Knight Of The Mind

I'll do my best to present a philosophical and generally conservative look at current events and life, the universe and everything. Readers are invited to take all that's posted herein with a grain of salt. or if they prefer, a grain of salt, a slice of lime and a shot of tequila.

Location: Alexandria, Virginia, United States

Greetings and welcome. My name is Steve, I'm 35 years old and I work for the US Army as an Operations Research Analyst. Hence my blog title Knight Of The Mind.

Monday, November 22, 2004

The Fog Of Dishonest Scholarship

Environmental Science has frequently proven itself to be oxymoronic. It's one of those phrases like Military Intelligence that requires a certain level of ridicule for its audacious dishonesty. Since the halcyon days of disco and The Club Of Rome, environmental scientists have been generating gloom and doom scenarios that have been has collossaly wrong as they've been depressing.

This continual overexaggeration on the part of these researchers is nothing accidental or innocent. It's how they pay the bills. A lot of success in science depends on the ability to attract attention and research money. No one in the field of environmental science ever got payed for predicting a nice day.

An article in the Nov. 17 issue of the Journal of the American Medical Association continues the distressing trend.

The researchers compared the non-injury-related death rates and smog measurements for 95 urban areas for the period 1987-2000. They reported a one-half percent (0.5 percent) increase in premature death (mortality) per 10-part per billion increase in ground-level ozone (smog) in the urban areas. Reducing smog levels by 35 percent, they claim, could save about 4,000 lives per year.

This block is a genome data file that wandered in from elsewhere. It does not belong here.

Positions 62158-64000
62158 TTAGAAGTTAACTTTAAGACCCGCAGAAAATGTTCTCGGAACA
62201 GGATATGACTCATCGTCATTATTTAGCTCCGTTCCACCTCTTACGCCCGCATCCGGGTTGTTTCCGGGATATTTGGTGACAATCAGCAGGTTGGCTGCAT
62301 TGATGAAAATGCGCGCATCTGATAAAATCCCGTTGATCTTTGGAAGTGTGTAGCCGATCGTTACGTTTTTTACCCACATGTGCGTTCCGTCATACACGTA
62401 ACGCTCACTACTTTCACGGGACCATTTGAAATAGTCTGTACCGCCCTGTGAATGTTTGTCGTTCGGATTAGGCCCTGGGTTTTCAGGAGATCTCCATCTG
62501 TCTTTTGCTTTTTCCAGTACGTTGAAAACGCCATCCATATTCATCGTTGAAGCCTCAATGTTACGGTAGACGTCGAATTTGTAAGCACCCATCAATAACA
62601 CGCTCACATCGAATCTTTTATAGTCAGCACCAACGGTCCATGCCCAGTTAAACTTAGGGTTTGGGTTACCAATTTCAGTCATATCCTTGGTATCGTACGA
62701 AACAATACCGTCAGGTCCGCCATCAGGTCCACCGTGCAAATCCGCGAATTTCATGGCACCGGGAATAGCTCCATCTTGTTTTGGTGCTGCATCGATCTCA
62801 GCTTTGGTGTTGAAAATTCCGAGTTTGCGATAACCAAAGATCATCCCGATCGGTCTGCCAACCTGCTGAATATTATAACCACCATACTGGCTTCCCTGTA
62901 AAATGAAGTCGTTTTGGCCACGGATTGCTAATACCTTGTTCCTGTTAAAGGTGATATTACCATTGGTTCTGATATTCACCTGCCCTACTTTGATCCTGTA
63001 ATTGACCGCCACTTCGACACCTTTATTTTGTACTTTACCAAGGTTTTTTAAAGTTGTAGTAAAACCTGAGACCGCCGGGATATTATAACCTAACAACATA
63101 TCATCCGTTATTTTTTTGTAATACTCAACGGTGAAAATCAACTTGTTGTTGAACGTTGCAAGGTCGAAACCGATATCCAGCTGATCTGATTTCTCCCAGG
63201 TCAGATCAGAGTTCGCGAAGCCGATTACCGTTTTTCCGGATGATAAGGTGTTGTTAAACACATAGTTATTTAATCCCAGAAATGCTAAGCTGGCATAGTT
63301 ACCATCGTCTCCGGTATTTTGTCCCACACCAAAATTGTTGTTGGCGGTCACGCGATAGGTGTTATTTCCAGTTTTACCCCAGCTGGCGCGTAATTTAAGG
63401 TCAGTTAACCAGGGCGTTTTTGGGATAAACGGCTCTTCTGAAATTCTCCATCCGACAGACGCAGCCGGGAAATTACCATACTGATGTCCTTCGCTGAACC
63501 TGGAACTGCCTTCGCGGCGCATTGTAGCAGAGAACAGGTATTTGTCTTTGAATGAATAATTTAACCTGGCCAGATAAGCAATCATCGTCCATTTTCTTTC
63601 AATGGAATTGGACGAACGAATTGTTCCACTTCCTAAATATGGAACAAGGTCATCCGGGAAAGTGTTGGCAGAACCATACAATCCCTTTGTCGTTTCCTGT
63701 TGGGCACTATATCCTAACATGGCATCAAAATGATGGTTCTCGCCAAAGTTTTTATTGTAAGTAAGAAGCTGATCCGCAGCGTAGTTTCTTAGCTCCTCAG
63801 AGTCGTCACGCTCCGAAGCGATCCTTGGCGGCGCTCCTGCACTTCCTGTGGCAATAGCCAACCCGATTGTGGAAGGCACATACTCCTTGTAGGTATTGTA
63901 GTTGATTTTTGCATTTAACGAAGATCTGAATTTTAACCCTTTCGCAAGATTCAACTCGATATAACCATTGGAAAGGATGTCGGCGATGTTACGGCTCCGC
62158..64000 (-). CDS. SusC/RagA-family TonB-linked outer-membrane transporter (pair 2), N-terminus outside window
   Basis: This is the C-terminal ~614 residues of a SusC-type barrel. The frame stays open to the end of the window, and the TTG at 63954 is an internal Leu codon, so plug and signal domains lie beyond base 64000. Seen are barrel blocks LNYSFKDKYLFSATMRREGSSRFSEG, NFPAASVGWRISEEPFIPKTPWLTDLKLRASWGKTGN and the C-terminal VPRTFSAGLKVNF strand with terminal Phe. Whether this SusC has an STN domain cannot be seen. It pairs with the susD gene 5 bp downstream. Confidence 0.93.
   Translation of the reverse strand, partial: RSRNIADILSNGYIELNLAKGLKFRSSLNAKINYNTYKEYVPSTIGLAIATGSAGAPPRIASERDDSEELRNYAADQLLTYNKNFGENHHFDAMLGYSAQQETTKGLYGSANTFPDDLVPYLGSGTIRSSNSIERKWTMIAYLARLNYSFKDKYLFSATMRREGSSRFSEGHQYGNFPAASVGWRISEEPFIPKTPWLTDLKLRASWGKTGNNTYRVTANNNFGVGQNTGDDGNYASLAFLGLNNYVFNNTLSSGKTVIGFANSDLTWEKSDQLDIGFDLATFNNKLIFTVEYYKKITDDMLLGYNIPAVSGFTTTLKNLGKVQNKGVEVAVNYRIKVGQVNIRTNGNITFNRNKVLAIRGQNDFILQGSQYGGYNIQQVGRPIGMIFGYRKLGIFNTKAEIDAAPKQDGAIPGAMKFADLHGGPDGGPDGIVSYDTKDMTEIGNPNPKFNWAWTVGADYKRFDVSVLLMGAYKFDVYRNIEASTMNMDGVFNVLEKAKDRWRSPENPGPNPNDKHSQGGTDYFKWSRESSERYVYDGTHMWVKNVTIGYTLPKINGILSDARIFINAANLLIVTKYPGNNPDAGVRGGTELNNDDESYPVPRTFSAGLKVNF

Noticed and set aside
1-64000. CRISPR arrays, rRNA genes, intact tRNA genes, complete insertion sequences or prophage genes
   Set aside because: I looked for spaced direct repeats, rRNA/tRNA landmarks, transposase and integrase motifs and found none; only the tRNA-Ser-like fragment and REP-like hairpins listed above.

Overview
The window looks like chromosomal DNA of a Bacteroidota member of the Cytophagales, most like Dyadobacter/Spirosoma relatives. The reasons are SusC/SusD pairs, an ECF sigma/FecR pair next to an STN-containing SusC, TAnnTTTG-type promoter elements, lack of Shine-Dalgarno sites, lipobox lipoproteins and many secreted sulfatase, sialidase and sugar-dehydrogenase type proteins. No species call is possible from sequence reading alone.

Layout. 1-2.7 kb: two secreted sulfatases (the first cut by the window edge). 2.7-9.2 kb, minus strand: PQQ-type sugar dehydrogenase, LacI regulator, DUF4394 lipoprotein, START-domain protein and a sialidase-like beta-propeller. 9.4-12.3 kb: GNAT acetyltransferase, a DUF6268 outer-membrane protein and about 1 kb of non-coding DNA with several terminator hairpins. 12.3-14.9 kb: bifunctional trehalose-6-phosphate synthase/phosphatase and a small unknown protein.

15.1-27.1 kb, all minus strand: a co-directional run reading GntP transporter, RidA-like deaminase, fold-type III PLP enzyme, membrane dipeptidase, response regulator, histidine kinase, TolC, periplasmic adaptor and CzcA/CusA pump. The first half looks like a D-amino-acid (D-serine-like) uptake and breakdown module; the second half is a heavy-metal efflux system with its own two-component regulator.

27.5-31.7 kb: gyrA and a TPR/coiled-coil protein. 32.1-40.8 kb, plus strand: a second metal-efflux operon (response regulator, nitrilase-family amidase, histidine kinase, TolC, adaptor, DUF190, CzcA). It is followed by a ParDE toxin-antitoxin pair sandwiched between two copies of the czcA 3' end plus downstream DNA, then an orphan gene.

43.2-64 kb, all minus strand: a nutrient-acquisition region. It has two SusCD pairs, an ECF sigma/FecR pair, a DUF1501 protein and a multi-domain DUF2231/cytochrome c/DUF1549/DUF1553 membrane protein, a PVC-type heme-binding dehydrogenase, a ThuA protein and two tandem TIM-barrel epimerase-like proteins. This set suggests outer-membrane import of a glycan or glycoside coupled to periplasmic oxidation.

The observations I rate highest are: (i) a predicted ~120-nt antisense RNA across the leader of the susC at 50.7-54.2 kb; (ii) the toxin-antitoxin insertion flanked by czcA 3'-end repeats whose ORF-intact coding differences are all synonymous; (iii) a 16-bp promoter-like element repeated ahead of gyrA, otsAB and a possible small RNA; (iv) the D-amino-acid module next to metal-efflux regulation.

However, the methodology employed in the study is badly suspect.

First, if smog is deadly in New York City, then it should be deadly everywhere. But even granting the researchers every benefit of the doubt with respect to the validity of their analysis, among the 95 urban areas included in the study, the correlation between smog and mortality is only statistically meaningful in five of those 95 urban areas (New York City, Newark, Philadelphia, Dallas-Ft. Worth and Chicago).
That means in 95 percent of the urban areas studied, there was no meaningful correlation between smog and mortality.

The only conclusion I can come to in all of this is that the researchers believe that their goal of a clean environment justifies their means. They've decided that lying and overhyping a risk has value if it makes the public take action and assuage the potential negative cause they are hyping.

This may actually work in the short term. However, the day will come when the environmentalists will actually be right and nobody will bother listening because they lied so badly and so often. Then, where will you be the day after tommorrow?


As you may or may not already be aware, members of the Watcher's Council hold a vote every week on what they consider to be the most link-worthy pieces of writing around... per the Watcher's instructions, I am submitting one of my own posts for consideration in the upcoming nominations process.
Here is the most recent winning council post, here is the most recent winning non-council post, here is the list of results for the latest vote, and here is the initial posting of all the nominees that were voted on.

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